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Benign prostatic hyperplasia, or BPH for short, is the enlargement of the prostate gland. It is caused by excess growth of cells in the prostate. This condition is not the same as prostate cancer






You are here : 3-RX.com > Medical Encyclopedia > Diseases and Conditions > Paranoid Personality Disorder: Treatment & Monitoring
      Category : Health Centers > Mental Health (Mental Disorders)

Paranoid Personality Disorder

Alternate Names : Paranoia

Paranoid Personality Disorder | Symptoms & Signs | Diagnosis & Tests | Prevention & Expectations | Treatment & Monitoring

What are the treatments for the condition?

Because a person with PPD has trouble trusting others, it is hard for a therapist to form a trusting relationship with him or her. Medications have been shown to be useful for reducing the anxiety and agitation often linked with PPD. Nonaddictive anti-anxiety medications have been effective. Low-dose antipsychotic medications have been used for brief periods for individuals with more severe symptoms. A person with PPD is usually wary of any medications.

What are the side effects of the treatments?

Side effects depend on the medication used to treat the disorder, but may include allergic reactions and drowsiness.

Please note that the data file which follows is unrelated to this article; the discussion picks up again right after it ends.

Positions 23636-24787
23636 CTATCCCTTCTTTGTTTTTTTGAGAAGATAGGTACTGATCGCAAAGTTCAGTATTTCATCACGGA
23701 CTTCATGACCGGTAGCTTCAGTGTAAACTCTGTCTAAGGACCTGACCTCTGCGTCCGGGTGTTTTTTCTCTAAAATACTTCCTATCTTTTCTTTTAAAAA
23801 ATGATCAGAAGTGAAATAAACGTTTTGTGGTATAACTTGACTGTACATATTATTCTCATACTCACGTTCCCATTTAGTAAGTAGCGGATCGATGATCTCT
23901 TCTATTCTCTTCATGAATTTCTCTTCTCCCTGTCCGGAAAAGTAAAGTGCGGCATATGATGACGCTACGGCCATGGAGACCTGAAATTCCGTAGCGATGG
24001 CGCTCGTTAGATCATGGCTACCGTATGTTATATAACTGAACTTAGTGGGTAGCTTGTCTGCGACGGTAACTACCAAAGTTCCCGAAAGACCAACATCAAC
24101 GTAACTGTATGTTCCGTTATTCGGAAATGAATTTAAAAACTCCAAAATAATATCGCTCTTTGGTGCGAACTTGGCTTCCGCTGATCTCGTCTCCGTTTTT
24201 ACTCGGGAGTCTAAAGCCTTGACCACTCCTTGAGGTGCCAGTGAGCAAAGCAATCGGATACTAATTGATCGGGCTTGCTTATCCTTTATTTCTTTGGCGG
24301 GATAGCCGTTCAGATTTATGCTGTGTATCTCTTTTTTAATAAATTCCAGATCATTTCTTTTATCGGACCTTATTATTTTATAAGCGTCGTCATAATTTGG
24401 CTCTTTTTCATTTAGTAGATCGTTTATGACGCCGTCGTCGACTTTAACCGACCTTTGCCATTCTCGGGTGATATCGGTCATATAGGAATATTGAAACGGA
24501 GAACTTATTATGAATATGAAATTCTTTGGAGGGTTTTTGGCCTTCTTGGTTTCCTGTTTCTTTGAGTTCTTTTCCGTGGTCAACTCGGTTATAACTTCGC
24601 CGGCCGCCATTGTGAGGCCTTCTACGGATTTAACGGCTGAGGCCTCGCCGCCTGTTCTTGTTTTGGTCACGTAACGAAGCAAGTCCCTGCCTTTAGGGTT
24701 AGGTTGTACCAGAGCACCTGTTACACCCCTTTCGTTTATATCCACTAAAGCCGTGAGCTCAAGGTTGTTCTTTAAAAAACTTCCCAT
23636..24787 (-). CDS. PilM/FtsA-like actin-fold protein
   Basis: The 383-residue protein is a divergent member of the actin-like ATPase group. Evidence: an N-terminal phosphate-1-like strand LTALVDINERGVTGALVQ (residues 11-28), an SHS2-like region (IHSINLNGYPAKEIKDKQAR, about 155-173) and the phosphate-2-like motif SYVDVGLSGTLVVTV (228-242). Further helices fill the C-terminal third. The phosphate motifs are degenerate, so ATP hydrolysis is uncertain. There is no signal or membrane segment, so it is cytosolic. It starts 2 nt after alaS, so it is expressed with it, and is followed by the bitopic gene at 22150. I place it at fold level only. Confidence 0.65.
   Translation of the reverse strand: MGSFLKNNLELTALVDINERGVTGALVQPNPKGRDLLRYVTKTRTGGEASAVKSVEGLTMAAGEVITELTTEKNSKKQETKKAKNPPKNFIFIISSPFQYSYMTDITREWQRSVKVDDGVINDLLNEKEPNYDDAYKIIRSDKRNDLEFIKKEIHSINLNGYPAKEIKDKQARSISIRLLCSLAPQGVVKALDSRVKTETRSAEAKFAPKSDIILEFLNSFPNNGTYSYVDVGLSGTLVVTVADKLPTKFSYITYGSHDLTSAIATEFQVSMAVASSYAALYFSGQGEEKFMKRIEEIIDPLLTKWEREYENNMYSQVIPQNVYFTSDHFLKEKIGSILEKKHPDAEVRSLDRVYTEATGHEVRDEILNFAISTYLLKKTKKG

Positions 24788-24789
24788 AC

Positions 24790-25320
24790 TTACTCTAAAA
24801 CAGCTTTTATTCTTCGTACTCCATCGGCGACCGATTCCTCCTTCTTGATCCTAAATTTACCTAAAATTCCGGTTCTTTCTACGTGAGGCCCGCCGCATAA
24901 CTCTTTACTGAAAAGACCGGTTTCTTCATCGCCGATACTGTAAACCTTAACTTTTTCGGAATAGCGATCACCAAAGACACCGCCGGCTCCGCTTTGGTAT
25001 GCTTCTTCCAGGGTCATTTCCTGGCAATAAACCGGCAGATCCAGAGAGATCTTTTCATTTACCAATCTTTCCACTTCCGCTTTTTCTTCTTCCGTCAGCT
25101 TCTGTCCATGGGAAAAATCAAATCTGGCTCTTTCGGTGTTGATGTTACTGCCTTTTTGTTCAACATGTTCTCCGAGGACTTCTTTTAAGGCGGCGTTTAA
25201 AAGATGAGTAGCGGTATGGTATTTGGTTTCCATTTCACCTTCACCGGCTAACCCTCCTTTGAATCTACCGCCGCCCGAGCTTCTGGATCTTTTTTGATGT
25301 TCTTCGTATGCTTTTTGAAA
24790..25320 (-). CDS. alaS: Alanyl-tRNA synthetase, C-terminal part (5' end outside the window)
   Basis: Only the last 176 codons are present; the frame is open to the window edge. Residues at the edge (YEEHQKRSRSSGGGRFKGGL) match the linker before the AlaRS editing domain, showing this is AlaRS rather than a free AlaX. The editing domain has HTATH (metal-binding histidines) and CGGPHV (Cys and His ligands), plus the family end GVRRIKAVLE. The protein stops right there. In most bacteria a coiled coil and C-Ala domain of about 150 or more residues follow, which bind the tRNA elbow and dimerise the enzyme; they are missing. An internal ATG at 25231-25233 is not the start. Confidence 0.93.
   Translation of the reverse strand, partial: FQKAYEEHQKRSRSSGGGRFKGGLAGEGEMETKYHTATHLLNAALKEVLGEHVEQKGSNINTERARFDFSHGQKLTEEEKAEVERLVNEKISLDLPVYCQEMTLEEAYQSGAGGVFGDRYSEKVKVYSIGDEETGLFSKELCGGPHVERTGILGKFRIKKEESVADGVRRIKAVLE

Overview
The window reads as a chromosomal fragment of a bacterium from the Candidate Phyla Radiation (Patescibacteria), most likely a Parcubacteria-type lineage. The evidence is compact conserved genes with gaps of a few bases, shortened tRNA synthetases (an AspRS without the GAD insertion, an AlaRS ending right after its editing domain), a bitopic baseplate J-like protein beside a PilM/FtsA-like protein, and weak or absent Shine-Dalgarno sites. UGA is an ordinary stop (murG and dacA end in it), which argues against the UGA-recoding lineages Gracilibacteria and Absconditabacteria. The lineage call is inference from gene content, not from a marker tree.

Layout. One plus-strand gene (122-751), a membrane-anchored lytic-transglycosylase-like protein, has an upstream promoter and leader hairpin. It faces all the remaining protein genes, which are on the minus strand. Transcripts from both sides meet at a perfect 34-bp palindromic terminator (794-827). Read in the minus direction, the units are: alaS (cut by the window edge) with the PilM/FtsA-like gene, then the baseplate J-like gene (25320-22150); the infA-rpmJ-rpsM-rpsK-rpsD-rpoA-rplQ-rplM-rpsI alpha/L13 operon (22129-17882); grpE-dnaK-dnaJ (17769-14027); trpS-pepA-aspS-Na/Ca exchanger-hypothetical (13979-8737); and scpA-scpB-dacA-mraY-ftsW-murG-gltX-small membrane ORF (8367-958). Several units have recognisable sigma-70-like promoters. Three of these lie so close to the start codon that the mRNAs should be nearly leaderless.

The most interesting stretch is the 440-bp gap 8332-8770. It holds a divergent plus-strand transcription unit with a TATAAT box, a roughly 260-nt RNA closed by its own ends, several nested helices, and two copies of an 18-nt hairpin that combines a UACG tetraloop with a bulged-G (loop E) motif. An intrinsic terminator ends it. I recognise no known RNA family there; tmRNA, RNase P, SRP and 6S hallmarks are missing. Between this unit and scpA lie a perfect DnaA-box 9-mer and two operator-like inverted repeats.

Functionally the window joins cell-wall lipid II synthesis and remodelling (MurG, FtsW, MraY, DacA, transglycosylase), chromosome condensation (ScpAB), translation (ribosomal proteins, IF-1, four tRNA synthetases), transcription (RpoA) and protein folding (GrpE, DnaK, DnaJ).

What happens after treatment for the condition?

People with PPD often do not follow the prescribed treatment plan. This resistance to treatment can make the PPD worse. In this case, the person may need to be hospitalized.

How is the condition monitored?

Personality disorders are chronic. Someone with PPD needs to be monitored on an ongoing basis. Some people are completely disabled by this condition and must be placed in a mental health facility or group home.


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Paranoid Personality Disorder: Prevention & Expectations

 

Author: Gail Hendrickson, RN, BS
Reviewer: Vincent J. Toups, MD
Date Reviewed: 05/07/01



Presbyopia is an eye condition in which the lens loses the ability to focus over time





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